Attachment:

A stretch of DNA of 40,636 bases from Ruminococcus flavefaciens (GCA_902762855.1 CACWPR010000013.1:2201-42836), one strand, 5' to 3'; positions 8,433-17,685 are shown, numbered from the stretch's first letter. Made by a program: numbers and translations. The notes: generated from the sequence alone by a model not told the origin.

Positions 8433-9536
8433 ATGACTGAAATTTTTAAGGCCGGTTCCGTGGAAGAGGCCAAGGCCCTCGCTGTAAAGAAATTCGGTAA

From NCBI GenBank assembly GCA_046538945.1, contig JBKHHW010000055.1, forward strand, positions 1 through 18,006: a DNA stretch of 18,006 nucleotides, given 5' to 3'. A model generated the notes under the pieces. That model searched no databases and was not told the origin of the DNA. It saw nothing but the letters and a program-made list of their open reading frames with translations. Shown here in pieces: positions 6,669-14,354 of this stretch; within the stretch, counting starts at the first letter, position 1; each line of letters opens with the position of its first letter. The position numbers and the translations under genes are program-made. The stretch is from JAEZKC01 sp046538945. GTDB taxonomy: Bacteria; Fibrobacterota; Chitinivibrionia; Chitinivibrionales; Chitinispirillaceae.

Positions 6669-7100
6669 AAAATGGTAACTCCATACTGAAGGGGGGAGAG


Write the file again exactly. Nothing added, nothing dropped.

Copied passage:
A stretch of DNA of 40,636 bases from Ruminococcus flavefaciens (GCA_902762855.1 CACWPR010000013.1:2201-42836), one strand, 5' to 3'; positions 8,433-17,685 are shown, numbered from the stretch's first letter. Made by a program: numbers and translations. The notes: generated from the sequence alone by a model not told the origin.

Positions 8433-9536
8433 ATGACTGAAATTTTTAAGGCCGGTTCCGTGGAAGAGGCCAAGGCCCTCGCTGTAAAGAAATTCGGTAA

From NCBI GenBank assembly GCA_046538945.1, contig JBKHHW010000055.1, forward strand, positions 1 through 18,006: a DNA stretch of 18,006 nucleotides, given 5' to 3'. A model generated the notes under the pieces. That model searched no databases and was not told the origin of the DNA. It saw nothing but the letters and a program-made list of their open reading frames with translations. Shown here in pieces: positions 6,669-14,354 of this stretch; within the stretch, counting starts at the first letter, position 1; each line of letters opens with the position of its first letter. The position numbers and the translations under genes are program-made. The stretch is from JAEZKC01 sp046538945. GTDB taxonomy: Bacteria; Fibrobacterota; Chitinivibrionia; Chitinivibrionales; Chitinispirillaceae.

Positions 6669-7100
6669 AAAATGGTAACTCCATACTGAAGGGGGGAGAG